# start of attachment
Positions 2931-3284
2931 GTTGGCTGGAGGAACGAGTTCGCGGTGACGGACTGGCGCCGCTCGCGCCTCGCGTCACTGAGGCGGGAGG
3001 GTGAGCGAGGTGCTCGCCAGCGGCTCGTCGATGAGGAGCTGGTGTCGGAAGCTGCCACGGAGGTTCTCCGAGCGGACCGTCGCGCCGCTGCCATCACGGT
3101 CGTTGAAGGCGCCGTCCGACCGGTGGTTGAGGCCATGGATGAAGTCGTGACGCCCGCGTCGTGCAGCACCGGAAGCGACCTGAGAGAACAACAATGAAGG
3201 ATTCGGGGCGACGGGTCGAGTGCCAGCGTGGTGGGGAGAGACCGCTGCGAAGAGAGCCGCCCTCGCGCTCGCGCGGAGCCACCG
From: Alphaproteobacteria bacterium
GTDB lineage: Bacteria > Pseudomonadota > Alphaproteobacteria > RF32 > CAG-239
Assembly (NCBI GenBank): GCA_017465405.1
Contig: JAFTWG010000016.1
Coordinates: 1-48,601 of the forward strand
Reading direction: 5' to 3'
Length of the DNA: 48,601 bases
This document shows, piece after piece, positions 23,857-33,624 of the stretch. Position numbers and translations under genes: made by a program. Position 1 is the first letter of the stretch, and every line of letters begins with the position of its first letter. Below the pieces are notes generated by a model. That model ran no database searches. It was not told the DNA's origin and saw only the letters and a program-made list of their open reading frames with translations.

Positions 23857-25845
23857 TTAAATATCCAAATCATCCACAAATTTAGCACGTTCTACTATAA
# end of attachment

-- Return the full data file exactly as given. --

Positions 2931-3284
2931 GTTGGCTGGAGGAACGAGTTCGCGGTGACGGACTGGCGCCGCTCGCGCCTCGCGTCACTGAGGCGGGAGG
3001 GTGAGCGAGGTGCTCGCCAGCGGCTCGTCGATGAGGAGCTGGTGTCGGAAGCTGCCACGGAGGTTCTCCGAGCGGACCGTCGCGCCGCTGCCATCACGGT
3101 CGTTGAAGGCGCCGTCCGACCGGTGGTTGAGGCCATGGATGAAGTCGTGACGCCCGCGTCGTGCAGCACCGGAAGCGACCTGAGAGAACAACAATGAAGG
3201 ATTCGGGGCGACGGGTCGAGTGCCAGCGTGGTGGGGAGAGACCGCTGCGAAGAGAGCCGCCCTCGCGCTCGCGCGGAGCCACCG
From: Alphaproteobacteria bacterium
GTDB lineage: Bacteria > Pseudomonadota > Alphaproteobacteria > RF32 > CAG-239
Assembly (NCBI GenBank): GCA_017465405.1
Contig: JAFTWG010000016.1
Coordinates: 1-48,601 of the forward strand
Reading direction: 5' to 3'
Length of the DNA: 48,601 bases
This document shows, piece after piece, positions 23,857-33,624 of the stretch. Position numbers and translations under genes: made by a program. Position 1 is the first letter of the stretch, and every line of letters begins with the position of its first letter. Below the pieces are notes generated by a model. That model ran no database searches. It was not told the DNA's origin and saw only the letters and a program-made list of their open reading frames with translations.

Positions 23857-25845
23857 TTAAATATCCAAATCATCCACAAATTTAGCACGTTCTACTATAA